There are a few European families in this neighborhood.  My brother hangs out with two brothers named Donald and Ronald.   We go hiking in the hills above our neighborhood.  After we discover the tunnel with the trick entrance and the barrel of bones, there are always a few children who want to go hiking with us.




Doreen&Ah Nui


The people in the other house in the churchyard are devout converts.   They keep to themselves, even though I’ve been in their house with my brother.  They have a teenage son, a little older than my brother.  He is shy and doesn’t say much but his English is good.

I am surprised when he stops me on the path and gives me a small box.  Inside is a gold necklace with a little gold cross.  He just wants me to have it as protection, he says.  I accept it.

I had a gold necklace like that, but all my bits of jewelry have disappeared, even the gold earrings that Ah Seem gave me when she came to see me at my grandmother’s house.

The family across the street has a gramophone in a room where we can dance.   Their door is always open.   We hear dance music, stop what we are doing, and drift towards the music.  Then we all dance.  It’s like a scene in a musical.   I learn to do the jive and jitterbug, rumba and tango.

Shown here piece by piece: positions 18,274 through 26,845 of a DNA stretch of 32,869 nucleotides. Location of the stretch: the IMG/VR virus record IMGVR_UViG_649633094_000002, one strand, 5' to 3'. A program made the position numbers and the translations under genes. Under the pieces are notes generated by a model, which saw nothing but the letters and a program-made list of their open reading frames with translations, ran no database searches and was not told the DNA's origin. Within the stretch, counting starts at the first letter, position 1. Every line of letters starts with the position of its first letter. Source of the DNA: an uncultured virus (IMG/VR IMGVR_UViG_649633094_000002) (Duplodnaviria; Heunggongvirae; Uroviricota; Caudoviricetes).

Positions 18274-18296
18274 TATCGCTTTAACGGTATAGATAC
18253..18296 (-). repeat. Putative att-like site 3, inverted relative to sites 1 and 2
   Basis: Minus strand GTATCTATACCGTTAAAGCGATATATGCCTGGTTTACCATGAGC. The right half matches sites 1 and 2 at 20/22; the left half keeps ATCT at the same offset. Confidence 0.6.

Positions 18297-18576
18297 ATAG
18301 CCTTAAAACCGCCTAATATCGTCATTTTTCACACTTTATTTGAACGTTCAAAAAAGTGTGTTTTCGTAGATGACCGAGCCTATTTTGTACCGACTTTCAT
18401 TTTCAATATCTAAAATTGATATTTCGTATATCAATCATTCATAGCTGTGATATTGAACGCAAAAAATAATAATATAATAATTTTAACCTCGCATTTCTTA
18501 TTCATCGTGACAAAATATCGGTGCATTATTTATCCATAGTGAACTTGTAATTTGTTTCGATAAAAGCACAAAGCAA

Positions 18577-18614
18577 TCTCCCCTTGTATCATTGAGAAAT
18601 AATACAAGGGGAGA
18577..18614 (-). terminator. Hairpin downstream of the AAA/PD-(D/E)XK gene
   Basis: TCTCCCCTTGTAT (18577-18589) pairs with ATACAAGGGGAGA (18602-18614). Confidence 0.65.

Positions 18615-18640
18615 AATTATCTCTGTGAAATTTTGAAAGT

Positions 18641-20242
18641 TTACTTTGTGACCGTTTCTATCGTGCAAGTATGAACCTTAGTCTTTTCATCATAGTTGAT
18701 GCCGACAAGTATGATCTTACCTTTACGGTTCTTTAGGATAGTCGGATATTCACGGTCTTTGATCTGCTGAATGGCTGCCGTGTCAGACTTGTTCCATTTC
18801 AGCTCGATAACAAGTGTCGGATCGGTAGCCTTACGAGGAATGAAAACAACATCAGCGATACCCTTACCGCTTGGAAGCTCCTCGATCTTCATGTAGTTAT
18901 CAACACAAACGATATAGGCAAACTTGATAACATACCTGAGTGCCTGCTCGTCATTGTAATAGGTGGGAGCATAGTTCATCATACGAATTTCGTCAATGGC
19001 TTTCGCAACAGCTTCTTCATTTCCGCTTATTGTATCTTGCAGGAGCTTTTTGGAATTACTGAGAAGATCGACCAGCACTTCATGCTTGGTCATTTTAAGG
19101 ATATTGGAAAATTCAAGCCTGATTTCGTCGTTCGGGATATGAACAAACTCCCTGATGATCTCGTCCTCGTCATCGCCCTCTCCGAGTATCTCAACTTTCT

Some friends my sister made invite me to a house party.  They even give me a hand-me-down dress for it.  The dress is made of a white shiny fabric with red buttons and ribbon trim.  It has a full skirt that swirls when I spin around.

The party is in a large house set back in a wild looking garden which reminds me of the jungle that Tarzan and Jane live in.  We dance all night, even on the verandah, until the parents turn the music off and tell us to rest.  We find spots to lie down in a big room with mattresses covering the floor.

Then we all get up and go together to the earliest Sunday Mass at our church.  We have the shortest walk home.